It can be extremely difficult to slow down and establish good habits for yourself because the culture of hustle is so deeply ingrained in professional life, entrepreneur spaces, and even some family environments. Fortunately, it is attainable to establish a fresh groove for yourself, even if it’s just slight improvements from time to time.

Maintain a Log of Your Current Energy Levels

Because the culture of hustling has become so commonplace, there are times when we don’t even realize that our lives are out of balance. It motivates us to evaluate the quality of our days premised on the amount we’ve accomplished rather than on how we feel. Journaling for at least 3 minutes towards the end of each day is something I would recommend doing if you want to break out of that mental space and get more in harmony with your internal compass.

Consider how you felt in all aspects of your being—mentally, physically, and psychologically. Write down the things that went well, the things that didn’t go well, and what you learned from those experiences. You are free to redistribute your time and effort if, after some time has passed, you become aware of any patterns.

Plan Days for You to Take Care of Yourself

Your to-do list will continue to eat up your time if you don’t make a conscious effort to carve out some time for reflection, and as a result, you’ll either procrastinate or feel like you can’t keep up with the demands of your job. If you’re used to feeling incredibly busy and you don’t make this effort, you’ll become accustomed to being incredibly busy. Spending some time alone in silence can also help you connect with your intuition and gain a better understanding of what is most crucial to you, rather than simply catering to the requirements or anticipations of others.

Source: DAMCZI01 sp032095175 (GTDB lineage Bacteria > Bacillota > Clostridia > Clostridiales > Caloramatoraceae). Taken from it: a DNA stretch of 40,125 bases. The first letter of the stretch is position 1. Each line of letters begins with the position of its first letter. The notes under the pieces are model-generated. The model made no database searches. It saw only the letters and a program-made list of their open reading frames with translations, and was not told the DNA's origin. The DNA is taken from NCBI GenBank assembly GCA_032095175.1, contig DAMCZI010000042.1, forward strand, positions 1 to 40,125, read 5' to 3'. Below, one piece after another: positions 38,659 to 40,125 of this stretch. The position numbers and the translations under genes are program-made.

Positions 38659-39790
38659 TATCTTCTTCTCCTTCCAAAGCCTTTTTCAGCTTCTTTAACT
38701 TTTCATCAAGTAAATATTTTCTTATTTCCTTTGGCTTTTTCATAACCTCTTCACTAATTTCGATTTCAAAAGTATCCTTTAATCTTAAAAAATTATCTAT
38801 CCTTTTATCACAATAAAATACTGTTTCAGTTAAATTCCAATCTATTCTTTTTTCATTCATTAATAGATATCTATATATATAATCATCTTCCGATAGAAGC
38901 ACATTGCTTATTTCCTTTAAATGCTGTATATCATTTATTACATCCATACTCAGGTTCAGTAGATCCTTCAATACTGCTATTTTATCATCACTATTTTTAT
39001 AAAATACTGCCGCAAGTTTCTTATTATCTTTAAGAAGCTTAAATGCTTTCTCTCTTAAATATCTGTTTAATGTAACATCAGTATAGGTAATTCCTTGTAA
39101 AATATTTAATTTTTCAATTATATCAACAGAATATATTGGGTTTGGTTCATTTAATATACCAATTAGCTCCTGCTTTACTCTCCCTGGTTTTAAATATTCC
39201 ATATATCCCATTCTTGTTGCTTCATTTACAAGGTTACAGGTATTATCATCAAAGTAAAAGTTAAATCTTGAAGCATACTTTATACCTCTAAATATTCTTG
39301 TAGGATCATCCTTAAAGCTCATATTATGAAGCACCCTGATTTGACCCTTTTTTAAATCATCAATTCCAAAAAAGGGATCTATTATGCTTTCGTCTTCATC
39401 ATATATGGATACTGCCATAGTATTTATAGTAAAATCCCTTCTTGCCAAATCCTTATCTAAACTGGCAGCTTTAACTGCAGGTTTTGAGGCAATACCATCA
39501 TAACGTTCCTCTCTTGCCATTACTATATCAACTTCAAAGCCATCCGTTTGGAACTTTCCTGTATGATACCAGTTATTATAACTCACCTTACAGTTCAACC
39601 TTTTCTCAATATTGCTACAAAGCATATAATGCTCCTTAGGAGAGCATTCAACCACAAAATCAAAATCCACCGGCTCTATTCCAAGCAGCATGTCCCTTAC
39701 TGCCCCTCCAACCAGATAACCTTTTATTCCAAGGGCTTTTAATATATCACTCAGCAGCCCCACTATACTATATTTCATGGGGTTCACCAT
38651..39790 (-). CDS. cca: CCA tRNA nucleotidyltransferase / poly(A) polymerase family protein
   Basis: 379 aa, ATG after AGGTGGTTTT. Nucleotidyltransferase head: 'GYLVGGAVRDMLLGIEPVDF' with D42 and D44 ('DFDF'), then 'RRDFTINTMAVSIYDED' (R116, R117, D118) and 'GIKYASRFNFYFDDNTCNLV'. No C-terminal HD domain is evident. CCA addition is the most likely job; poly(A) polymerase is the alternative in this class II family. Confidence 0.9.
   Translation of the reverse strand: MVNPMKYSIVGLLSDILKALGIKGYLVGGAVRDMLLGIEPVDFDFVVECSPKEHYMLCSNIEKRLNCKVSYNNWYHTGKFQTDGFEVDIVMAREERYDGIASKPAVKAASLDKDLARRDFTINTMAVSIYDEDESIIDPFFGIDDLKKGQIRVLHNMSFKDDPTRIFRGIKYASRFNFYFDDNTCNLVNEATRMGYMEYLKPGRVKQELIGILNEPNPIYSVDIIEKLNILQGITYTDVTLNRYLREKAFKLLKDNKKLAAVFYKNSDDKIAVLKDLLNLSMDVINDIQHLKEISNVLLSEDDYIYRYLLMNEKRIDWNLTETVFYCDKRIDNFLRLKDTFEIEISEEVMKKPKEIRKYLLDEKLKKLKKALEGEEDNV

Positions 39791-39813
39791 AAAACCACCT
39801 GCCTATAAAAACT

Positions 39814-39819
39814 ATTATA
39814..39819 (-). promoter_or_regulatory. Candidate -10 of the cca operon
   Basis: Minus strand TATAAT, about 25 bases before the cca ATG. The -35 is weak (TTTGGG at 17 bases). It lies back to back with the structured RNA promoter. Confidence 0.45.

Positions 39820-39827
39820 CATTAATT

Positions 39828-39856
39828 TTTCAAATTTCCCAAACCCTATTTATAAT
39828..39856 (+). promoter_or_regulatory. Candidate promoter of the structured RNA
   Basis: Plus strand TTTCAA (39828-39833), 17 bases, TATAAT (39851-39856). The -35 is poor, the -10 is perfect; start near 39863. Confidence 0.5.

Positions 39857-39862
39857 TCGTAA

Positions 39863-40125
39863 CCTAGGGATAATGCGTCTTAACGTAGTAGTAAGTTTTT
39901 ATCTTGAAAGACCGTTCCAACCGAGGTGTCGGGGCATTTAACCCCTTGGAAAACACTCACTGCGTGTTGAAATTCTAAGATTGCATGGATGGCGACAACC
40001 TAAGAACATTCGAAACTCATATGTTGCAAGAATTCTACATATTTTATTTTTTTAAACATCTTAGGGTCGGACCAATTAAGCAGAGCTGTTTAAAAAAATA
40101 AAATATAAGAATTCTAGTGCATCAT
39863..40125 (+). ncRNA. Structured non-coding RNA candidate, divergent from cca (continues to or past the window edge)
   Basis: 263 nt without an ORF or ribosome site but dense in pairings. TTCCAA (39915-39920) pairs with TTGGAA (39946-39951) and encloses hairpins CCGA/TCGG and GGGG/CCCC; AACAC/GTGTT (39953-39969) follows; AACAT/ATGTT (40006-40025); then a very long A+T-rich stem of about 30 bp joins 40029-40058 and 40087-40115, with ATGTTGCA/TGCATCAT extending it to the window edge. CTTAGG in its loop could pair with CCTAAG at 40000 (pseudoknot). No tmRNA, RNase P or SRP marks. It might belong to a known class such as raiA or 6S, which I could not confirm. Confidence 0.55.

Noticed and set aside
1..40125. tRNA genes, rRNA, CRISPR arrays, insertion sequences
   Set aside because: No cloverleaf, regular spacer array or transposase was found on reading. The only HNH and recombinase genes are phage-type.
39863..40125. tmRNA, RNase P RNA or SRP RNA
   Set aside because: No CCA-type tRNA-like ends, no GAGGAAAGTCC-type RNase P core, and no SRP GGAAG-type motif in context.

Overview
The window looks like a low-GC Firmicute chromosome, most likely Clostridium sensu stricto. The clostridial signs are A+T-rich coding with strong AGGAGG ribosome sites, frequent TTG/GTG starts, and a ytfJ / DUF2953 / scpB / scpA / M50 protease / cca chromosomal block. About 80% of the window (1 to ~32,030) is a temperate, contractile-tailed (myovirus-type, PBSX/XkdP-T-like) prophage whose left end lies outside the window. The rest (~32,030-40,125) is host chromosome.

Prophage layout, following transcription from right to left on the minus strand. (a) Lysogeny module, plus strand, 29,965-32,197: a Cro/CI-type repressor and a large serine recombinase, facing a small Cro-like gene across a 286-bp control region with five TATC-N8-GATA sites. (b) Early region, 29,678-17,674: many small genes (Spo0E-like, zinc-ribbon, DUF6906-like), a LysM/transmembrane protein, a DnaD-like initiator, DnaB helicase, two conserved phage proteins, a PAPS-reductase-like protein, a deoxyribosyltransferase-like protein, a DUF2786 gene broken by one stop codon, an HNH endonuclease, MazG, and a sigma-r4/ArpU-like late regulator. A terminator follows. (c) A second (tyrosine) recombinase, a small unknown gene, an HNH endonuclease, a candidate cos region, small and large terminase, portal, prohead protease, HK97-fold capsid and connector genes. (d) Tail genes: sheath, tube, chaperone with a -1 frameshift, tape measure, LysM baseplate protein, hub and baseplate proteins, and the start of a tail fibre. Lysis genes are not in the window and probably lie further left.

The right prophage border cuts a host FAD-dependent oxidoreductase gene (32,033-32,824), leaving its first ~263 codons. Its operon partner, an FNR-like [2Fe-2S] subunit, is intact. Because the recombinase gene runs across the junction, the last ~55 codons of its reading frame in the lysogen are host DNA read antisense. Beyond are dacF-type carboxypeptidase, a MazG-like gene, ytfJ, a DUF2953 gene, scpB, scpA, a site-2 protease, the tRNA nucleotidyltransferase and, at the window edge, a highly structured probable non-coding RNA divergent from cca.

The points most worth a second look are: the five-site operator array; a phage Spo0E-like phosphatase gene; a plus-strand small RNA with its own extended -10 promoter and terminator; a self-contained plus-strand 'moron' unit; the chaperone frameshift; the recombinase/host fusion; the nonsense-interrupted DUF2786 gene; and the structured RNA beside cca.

Establish Priorities for the Tasks and the Impact

This can assist you in focusing your attention on the aspects of your job or company that truly make a difference in the long run. I can’t stress enough how important it is to perform an 80/20 analysis. Spend some time reflecting on this question: “Which 20% of my actions produce the 80% of my results?” Once you are aware of this, you will be able to direct your attention solely toward giving those things that are significant 110% of your effort, while devoting less effort to the other activities.


Discuss your limits in terms of the work with the other members of your team if you feel comfortable enough to do so. For instance, you should make it abundantly clear when you will be able to respond to e-mails or inform them that it is essential for you to take a rest at various points during the day. By establishing the tonality early on, you could let your coworkers and team members know what they can expect from you, which can help reduce the likelihood of disagreement.

Define What It Means to You to Have “Success” in Your Life

How do you define success in your professional life, in your relationships, and in the other facets of your life? Rather than focusing your extravagant lifestyle on what you read on social media, you might find it helpful to base it on what is genuinely connected to you. This can help relieve some of the pressure.

Amidst what the culture of the hustle would have you believe, there is more to life beyond the things you accomplish at work. Although putting in a lot of effort can certainly pay off, we should still make time to appreciate the less significant aspects of our lives that contribute to our sense of satisfaction.